No matter how strong our optimism, though, we continue to feel gutted as long as any of us are locked out of the essentials of life. We're gutted that every night, roughly one in 200 of us is denied a safe, secure and affordable place to call home.
We're gutted that workers' wages have been deliberately cut in real terms, that jobs remain insecure for one in three of us, that nearly 1 million of us need to work two or more jobs to make ends meet. We are gutted that we have an industrial relations framework that makes it hard for unions to collectively bargain and advocate for decent wages, working conditions and workplace safety. We are gutted that a worker is killed on the job every two days, and that workplace deaths have increased by 32 per cent since 2018. We are gutted that, in contravention of international law, the right to strike, the right of workers to withdraw their labour, has been severely restricted, while every protection is offered to employers to withdraw capital, to axe jobs, to cut pay and conditions and to hang on to the publicly funded gratuities, such as JobKeeper, that have been cynically given away to them.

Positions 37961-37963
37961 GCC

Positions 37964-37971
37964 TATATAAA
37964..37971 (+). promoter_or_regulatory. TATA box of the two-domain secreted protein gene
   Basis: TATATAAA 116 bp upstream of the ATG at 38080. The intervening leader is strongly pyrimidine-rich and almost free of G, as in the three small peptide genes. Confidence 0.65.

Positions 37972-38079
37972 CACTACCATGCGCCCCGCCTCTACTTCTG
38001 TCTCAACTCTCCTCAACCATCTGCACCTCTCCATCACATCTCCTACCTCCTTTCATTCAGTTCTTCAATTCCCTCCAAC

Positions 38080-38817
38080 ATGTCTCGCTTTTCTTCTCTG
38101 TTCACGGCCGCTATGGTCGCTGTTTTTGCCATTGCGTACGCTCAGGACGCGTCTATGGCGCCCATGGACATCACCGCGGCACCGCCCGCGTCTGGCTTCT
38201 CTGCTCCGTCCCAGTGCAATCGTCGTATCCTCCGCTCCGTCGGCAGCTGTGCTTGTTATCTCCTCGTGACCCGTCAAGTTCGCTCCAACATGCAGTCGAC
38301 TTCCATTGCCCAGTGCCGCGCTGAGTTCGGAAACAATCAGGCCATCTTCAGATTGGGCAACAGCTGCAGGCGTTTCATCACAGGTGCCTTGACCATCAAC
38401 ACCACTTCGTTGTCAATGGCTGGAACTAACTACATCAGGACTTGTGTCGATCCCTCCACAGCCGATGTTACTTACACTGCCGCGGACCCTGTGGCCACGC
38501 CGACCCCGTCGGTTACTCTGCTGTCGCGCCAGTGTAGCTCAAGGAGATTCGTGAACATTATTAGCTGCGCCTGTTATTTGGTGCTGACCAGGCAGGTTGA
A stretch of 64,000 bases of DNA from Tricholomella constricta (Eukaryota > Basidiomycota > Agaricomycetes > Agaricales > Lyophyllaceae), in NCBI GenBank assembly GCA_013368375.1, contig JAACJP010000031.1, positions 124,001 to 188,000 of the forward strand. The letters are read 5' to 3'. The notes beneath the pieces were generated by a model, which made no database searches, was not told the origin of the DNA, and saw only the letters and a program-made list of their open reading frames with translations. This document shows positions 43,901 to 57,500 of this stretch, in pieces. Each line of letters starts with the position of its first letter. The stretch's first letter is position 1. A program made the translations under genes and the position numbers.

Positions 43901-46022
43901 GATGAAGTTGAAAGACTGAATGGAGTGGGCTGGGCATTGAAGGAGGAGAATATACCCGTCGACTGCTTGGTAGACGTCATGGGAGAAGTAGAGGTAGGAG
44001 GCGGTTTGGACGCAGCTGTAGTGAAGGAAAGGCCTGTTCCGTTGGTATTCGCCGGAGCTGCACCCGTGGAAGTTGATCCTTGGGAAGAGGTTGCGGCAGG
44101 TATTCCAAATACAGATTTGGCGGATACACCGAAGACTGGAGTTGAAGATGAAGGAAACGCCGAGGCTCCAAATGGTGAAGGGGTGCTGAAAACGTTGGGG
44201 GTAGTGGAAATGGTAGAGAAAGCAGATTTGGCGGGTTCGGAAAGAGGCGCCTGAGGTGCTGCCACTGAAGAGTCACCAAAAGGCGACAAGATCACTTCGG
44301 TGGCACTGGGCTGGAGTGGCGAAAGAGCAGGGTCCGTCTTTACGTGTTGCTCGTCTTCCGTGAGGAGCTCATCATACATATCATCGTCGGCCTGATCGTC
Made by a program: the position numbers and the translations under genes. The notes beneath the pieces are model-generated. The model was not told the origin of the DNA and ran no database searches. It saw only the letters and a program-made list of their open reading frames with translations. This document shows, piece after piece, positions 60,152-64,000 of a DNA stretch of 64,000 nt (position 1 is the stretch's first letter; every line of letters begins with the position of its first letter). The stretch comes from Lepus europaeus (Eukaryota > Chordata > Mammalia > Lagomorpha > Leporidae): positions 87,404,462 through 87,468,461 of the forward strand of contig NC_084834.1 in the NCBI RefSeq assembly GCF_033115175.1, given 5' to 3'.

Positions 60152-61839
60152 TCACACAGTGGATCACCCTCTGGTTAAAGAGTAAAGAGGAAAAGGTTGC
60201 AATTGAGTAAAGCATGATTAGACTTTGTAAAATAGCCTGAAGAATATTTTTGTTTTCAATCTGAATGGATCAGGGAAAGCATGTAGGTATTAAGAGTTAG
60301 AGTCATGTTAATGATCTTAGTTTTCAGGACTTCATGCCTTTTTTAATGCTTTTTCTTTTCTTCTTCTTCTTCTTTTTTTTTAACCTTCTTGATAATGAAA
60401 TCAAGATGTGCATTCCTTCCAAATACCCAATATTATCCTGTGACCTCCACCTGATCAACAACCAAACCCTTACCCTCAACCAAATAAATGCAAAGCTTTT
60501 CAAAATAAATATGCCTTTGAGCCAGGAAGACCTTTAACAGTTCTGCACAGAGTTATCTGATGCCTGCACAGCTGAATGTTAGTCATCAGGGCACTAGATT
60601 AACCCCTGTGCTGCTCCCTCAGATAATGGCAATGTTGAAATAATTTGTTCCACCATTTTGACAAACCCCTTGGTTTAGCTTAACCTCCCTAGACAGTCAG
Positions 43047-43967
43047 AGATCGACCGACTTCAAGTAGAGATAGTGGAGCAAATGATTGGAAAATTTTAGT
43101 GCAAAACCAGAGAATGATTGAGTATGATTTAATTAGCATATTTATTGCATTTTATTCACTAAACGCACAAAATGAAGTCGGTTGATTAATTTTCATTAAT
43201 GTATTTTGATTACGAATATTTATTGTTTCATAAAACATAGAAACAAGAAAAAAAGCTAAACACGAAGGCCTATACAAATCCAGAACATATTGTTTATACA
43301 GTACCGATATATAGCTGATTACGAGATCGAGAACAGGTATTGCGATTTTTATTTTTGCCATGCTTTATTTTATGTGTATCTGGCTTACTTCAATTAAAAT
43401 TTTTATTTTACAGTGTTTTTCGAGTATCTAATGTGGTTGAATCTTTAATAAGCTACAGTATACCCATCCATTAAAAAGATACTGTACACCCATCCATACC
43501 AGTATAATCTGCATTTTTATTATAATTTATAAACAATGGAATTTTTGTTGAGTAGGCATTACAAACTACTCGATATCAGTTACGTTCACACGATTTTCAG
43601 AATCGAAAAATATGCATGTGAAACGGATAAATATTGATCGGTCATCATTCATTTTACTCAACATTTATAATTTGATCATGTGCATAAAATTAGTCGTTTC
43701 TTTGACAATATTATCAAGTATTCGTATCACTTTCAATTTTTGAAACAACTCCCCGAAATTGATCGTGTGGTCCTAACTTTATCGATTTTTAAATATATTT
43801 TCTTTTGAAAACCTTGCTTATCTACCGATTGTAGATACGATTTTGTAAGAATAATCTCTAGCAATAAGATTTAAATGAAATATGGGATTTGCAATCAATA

We are gutted that one in three women has experienced physical and/or sexual violence perpetrated by a man they know. We are gutted that the number of women imprisoned in Australia has grown by 64 per cent between 2009 and 2019.
We are gutted that more than 500 First Nations people have died in custody since the 1991 royal commission.
We are gutted that any of us are forced to live on $46 a day, the current single rate for JobSeeker.
We are gutted by the crisis in aged care.
We are gutted when, after fleeing intolerable conditions in their countries of origin, people seeking refuge are turned away or subjected to the torment of indefinite or extended detention.